Wednesday, May 20, 2009
The Hill Grandeur on Summit Avenue
Sunday afternoon, we went to the James J. Hill House on Summit Avenue in St. Paul after our failure at the Minnesota Children's Museum. This kids and I have been here more than once to discuss the industrial revolution and the importance of rail for American expansionism. However, John usually does not get to come with us. I had considered doing this Saturday afternoon while waiting for my daughter's zoo training to finish, but we burned some more energy off instead.
The James J. Hill house has 36,000 square feet of room in the building. No longer a private home, it is a museum owned by the Minnesota Historical Society. The beautiful sandstone home displays two shades of stone. The Archdiocese attempted to clean the stone when the building was in its possession--though they stopped when they realized the stone was being damaged by its attempts. The home overlooks St. Paul, and is impressive from both the font and the back.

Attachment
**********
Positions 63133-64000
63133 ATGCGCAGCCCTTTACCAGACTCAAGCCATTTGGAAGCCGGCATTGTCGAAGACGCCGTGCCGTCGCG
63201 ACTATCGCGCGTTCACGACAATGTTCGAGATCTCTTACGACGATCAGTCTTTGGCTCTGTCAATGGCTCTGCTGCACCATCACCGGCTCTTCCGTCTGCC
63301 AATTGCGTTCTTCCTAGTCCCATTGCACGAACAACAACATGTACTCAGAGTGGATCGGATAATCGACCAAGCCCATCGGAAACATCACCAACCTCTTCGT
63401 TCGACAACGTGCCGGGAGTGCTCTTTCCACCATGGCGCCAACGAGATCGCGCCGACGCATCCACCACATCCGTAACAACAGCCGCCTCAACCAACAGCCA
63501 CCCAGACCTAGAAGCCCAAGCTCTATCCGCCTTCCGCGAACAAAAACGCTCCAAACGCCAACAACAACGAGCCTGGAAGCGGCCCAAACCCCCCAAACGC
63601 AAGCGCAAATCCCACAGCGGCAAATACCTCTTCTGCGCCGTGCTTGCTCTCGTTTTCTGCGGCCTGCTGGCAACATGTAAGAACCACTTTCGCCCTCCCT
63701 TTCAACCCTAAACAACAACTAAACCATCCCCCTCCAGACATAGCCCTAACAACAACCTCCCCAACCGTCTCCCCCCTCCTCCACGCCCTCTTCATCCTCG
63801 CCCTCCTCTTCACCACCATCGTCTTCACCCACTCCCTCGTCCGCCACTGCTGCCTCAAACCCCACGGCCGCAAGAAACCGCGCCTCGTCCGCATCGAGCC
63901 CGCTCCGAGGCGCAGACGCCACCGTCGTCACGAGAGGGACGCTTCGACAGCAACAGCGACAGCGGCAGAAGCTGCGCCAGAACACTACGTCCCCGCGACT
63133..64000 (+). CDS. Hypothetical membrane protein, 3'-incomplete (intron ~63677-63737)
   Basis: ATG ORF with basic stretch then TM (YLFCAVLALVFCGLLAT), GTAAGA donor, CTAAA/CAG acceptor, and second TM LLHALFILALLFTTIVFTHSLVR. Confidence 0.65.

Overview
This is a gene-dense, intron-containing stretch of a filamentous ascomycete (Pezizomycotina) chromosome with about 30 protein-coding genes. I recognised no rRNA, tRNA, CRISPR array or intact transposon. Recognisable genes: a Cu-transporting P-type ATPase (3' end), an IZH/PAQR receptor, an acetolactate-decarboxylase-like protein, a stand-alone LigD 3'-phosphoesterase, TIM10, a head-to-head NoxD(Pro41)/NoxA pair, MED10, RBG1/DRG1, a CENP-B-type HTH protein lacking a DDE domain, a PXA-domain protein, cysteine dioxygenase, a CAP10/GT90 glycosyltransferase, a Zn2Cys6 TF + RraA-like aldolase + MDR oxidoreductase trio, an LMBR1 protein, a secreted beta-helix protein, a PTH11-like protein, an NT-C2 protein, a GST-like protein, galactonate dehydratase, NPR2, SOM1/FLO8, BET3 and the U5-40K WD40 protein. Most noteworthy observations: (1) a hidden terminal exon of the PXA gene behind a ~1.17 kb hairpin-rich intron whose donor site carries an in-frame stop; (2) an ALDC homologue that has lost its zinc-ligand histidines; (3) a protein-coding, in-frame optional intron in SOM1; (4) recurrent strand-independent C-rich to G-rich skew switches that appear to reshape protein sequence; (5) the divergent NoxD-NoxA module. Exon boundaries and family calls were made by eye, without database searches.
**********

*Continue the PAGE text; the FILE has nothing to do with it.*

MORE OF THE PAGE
The home had a school room, a boiler room, a naturally lit art gallery, an enormous two story pipe organ and a grand staircase. The area at the bottom served as a ballroom when special doors to the front were opened when the family entertained. The house also had a shower in each male bedroom--considered a form of massage at the time and a hybrid of gas and electric lights--considered innovations at the time it was built in 1891. Hill also made sure the structure used steel as its structure rather than wood, to help in fire proofing efforts. This steel is still visible above the art gallery. Also visible is Carnegie's stamp on the steel beams. Mrs. Hill did not entertain in the home again after her husband's death in 1916. It is a marvelous place to visit--though the envy drained from me quickly when the guide stated that it cost $19,000 to heat it two years ago before energy prices sky rocketed. Still a grand place to visit.